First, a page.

The main counselors determine when the new moon will appear. Again as previous festivals, hunters were sent out to catch game seven nights before the festival. Seven men are selected to take charge of all the planning and seven women are chosen to prepare the food. When the Cherokee people gather for the feast, each family gives food to the pastor/elder. Types of food are corn, pumpkin, beans among others. The evening before the main gathering, the women perform a religious dance. Again during the ceremonial part they go to the river for purifying, giving offerings to the sacred fire and praying.
Celebrated 10 days after the Great New Moon Ceremony. This ceremony symbolizes the unity between the Creator and mankind and also dealt with relationships between two people of the same or opposite sex. These relationships were bonds of eternal friendship in which each person vowed to regard the other as himself as long as they both lived. It was a ceremony that was a pledge of universal fraternal or paternal love. It also entailed reconciliation between those who had quarreled during the previous year. It symbolized the uniting of the people with the Creator and purification of body and mind. The New Moon Ceremony was said to have been the most profoundly religious of all the ceremonies. As with other observances, it also involved the rekindling of the scared fire.
This was a joyous ceremony were the Cherokee expressed unrestrained joy giving thanks to the Great Spirit and his helpers, acknowledging them as the source of our blessings. Dancing and feasting abound, and thansgiving was expressed by everyone tossing an offering of sacred tobacco in the sacred fire.
This was the last major ceremony before the arrival of the Cold Moons. It prepared the people for the hardships of surviving the Winter. This was a joyful ceremony with feasting and dancing. At one point at the end of the ceremony all people
surrounded the fire in the Sacred Square outside the Council House and approached the fire together and threw crushed tobacco leaves into the fire.
This festival is held about ten days after the Great New Moon Festival. Another purpose of this festival was to renew friendships, make new friends and for cleansing.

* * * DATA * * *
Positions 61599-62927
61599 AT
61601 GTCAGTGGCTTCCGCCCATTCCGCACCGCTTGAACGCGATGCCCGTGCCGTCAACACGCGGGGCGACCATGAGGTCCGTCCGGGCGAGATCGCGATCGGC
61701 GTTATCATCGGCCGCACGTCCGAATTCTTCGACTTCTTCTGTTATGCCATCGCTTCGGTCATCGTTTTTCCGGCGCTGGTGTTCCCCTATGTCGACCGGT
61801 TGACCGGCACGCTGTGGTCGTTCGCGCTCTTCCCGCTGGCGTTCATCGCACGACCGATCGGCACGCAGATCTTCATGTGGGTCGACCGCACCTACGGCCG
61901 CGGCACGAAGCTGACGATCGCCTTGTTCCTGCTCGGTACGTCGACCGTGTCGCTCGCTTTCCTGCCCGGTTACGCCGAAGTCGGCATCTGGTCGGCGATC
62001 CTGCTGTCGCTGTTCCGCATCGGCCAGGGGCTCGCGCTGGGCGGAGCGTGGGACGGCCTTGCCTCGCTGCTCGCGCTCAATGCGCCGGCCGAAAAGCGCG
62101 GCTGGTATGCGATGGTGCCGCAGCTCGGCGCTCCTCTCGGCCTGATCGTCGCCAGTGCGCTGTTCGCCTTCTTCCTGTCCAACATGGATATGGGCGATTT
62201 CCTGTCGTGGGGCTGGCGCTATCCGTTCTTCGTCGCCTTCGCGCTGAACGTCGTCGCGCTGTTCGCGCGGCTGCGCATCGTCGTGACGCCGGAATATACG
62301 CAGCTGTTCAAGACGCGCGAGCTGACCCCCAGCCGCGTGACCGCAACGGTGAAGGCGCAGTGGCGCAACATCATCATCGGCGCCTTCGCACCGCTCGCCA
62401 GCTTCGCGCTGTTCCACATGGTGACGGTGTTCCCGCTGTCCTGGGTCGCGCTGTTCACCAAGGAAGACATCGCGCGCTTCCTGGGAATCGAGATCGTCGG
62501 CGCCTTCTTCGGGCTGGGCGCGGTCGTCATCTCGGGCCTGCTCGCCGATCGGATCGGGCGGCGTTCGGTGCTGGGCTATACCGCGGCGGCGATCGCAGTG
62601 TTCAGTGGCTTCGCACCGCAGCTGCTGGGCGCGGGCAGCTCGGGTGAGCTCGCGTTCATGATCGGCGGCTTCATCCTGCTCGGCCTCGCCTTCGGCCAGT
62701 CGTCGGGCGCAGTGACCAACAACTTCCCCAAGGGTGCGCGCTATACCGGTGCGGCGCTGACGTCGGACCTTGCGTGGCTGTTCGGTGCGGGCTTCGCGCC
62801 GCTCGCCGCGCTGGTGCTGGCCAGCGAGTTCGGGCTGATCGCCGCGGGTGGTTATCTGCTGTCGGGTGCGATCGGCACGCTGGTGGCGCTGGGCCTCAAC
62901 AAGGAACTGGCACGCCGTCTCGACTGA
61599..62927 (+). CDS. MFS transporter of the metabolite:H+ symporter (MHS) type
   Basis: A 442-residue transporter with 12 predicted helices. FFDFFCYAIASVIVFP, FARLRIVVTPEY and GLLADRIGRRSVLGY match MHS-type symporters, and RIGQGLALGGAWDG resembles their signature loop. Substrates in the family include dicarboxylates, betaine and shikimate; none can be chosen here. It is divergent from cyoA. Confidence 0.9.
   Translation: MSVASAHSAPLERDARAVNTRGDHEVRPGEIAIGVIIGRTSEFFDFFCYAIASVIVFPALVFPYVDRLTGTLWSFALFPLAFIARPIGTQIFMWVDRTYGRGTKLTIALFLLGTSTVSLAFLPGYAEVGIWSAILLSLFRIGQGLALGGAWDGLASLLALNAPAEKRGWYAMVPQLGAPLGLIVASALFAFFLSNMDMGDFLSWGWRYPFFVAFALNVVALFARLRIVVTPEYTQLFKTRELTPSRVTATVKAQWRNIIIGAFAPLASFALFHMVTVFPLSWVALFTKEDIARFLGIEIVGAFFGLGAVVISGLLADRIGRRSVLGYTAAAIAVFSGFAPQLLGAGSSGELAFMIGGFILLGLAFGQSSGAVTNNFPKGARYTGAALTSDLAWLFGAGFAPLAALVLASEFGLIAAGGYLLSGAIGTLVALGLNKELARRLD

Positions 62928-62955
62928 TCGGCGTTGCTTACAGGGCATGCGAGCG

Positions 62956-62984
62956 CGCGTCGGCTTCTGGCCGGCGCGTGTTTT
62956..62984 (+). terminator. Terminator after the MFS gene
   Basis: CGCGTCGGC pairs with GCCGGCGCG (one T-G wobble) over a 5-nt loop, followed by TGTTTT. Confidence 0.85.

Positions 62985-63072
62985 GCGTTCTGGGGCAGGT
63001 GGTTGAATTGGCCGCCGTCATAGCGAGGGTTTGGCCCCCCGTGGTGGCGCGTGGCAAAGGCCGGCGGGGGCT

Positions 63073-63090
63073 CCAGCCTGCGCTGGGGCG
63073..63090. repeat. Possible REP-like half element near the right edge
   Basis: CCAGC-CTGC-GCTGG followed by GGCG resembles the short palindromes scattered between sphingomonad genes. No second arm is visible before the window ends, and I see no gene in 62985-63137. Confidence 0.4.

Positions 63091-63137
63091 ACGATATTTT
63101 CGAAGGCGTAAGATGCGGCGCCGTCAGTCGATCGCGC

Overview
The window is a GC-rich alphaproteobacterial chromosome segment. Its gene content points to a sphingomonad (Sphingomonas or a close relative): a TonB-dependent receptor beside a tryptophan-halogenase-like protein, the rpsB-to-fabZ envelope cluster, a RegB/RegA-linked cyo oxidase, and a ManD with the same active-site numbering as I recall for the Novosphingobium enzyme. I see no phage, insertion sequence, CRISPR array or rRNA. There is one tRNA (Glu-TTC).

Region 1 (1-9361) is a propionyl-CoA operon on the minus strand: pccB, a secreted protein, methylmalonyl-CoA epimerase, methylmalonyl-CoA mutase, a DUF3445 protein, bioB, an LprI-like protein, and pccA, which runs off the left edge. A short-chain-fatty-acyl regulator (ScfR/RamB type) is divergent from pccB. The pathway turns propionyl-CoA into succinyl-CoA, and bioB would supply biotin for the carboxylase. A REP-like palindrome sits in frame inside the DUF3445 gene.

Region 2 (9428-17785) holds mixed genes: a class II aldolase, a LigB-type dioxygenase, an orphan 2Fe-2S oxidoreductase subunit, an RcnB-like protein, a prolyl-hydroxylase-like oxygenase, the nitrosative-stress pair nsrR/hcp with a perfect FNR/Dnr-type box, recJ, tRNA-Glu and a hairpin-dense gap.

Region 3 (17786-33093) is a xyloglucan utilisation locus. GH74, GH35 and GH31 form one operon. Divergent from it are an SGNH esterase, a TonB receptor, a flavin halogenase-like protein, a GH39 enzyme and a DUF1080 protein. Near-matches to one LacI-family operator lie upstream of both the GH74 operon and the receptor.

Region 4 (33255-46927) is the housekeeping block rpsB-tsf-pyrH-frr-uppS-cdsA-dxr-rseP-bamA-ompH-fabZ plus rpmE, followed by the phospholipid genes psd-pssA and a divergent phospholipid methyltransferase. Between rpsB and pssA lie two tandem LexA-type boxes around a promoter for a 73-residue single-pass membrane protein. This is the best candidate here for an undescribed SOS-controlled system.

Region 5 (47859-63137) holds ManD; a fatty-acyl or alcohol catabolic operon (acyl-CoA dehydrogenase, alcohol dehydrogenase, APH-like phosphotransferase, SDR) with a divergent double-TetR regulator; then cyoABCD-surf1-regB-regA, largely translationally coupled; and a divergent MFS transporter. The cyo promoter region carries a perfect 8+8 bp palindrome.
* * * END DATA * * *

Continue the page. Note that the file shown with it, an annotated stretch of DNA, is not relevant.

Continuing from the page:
Participants are assigned tasks such as helping with the preparation of the various ceremonies, song leaders, musicians, the cleansing of the council house area, hunting game and cooking.
A new sacred Fire is built by the Fire Keeper and his assistants. The Fire keeper his assistants fast for seven days before the festival. There is a dance the night before the festival.
Others fast during special designated days. This festival renews the Fire, and the people. It also brings friendship by ceremonially forgiving conflicts from the previous year. This was seen as a brand new start. There is also a cleansing ritual that is performed at the river in running water. This festival lasts four days.
The Chief Dance (UKU Ceremony) – Celebrated once every seven years. The Principal Cherokee Chief is carried into the Sacred circle of the Sacred Fire, on a white chair, and acknowledged as the Chief of all the people by each of the clans. This ceremony reminds us of the one true Chief, the Great Spirit-Creator. Dancing and feasting follows. New garments were given to the Uku with dancing and great pageantry. This celebraton lasted 4 days.
This festival is held during the winter. Tobacco is gathered from the people who participate in the feast. The people use pine or spruce in a dance. The first dance movement is a march by alternating pairs of males and females. During the dance, women wear their turtle shells, formed a circle with the men in a single file and moved counter-clockwise in a circle. Each dancer takes two twigs of the spruce and wave them up and down like pigeon wings. The fourth night, they made offerings to the sacred fire.
Today, many Cherokee traditionalists still observe these festivals. Many ceremonial grounds observe some, and a few observe all of the occasions.